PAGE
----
Category Archives: Meditations on Nature


Tonight I let my dog Brownie take me on a walk. I held onto the leash while she pulled me along.

My beloved hound led me to all her favorite haunts along the winding alleyway. She stopped to munch on bark and tall grass, sniff the dirt by the dumpster and generally browse at her own leisurely pace. Brownie decided which direction we would go when we left the house, which fork in the alley we would take and how long we would spend on our stroll.

How thrilling it was to allow another creature to take the lead; how amazing to let go of control, not grasp and tug on the leash anxiously nor fret about what she was rolling in, eating and sniffing. What a relief to unclench my brain and ramble in the fragrant fall night with my canine in charge. It was blissful to relinquish the anxiety of running things.

Lately I’ve been making a habit of letting Brownie take the lead whenever we go out. I want to practice releasing control, allowing other creatures, other spirits to show me where to go.

An existence that unfolds without me forcing, pushing, manipulating, or insisting is a revelation. I discover that life’s loveliness is a gift that is given the moment my hands and brain stop grasping for it.

Sometimes when Brownie and I are out walking up the broad empty alley on these early fall evenings, listening to the last of the summer crickets and inhaling the scent of dry leaves and sweet clematis, I close my eyes for a moment and allow the Universe to lead both of us.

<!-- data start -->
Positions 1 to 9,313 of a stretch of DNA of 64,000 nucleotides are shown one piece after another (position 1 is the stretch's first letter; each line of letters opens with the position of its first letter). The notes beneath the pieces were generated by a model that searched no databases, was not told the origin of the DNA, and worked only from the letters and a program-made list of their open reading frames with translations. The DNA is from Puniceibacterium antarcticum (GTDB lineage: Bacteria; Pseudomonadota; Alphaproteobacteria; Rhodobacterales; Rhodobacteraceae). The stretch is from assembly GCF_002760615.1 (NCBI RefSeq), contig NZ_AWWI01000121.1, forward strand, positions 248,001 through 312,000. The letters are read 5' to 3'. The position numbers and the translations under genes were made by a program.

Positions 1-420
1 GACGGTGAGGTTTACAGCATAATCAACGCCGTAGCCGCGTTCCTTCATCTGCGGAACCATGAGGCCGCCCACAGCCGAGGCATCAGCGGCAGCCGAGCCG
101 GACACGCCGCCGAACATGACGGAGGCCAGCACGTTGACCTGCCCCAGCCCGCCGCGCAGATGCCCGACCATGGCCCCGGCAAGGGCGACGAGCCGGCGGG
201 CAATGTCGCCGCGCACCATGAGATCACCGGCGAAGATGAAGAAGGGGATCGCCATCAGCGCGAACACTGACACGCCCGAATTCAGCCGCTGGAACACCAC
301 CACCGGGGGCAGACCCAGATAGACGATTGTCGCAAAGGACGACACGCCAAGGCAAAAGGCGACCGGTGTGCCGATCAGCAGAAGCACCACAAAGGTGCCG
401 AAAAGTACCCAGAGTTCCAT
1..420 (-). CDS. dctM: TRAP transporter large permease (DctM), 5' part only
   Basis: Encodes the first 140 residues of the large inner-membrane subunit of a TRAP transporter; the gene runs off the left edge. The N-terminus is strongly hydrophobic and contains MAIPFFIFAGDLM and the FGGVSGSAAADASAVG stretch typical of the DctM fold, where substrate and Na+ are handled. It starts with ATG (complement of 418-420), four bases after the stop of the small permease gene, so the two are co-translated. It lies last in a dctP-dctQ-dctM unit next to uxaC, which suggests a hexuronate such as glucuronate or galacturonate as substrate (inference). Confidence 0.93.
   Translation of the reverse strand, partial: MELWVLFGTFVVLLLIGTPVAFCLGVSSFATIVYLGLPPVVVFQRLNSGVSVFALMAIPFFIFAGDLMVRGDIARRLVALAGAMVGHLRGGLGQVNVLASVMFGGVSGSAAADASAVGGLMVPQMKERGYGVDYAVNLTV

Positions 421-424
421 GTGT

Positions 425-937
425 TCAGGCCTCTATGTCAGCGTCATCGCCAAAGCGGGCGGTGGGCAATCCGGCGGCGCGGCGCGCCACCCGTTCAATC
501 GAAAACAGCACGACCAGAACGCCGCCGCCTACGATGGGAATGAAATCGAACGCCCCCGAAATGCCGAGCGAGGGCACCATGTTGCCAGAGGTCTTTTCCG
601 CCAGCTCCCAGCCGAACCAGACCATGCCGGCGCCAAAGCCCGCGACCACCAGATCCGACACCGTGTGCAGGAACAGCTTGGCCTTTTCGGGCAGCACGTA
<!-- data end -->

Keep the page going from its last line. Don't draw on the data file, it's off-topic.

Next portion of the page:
The feeling is amazing:

Faith. Trust. Surrender. Bliss.

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Posted by on September 18, 2011 in Creatures, Meditations on Nature


Fog Horn

Two hundred miles south of Newfoundland, we sail into a fog bank and the captain sounds the ship’s horn. It is a beautiful, low bass tone, sounding every few seconds as we move through the fog.

Looking over the railing at the melded gray expanse of water and sky, listening to the hypnotic resonance of the ocean liner’s horn, I consider how civilized it is for a powerful nautical behemoth to warn smaller weaker ships when it is moving around in the fog.

I think of all the times I have collided with unfortunate experiences when my senses and perceptions-—or someone else’s–were compromised. I think of all the times I have drifted around in a mist of my own vaporous emotions, stumbling into one negative relationship after another.

If only all of life’s dangerous entities came with warnings—bells, whistles, horns, sirens, beeps. If only we humans were honest enough to alert each other with as much grace as oceangoing vessels.

If only we could know our own dimensions, our own strength and potential to harm, and be able to say to one another, when necessary and true: You had better stay back, change course, let me go, sail away with all of your strength into open seas and fairer skies.




This morning finds me walking the wide deck of the grand ocean liner Queen Mary. I am sailing in the North Atlantic somewhere just east of Nova Scotia on the second day of a seven day journey to Southampton, England.

The weathered teak deck is spotless. The varnished steamer chairs face the ocean in perfect lines. I look past the rails to the pale wash of blue sky streaked with soft clouds, the cobalt waves dotted with flashes of white foam.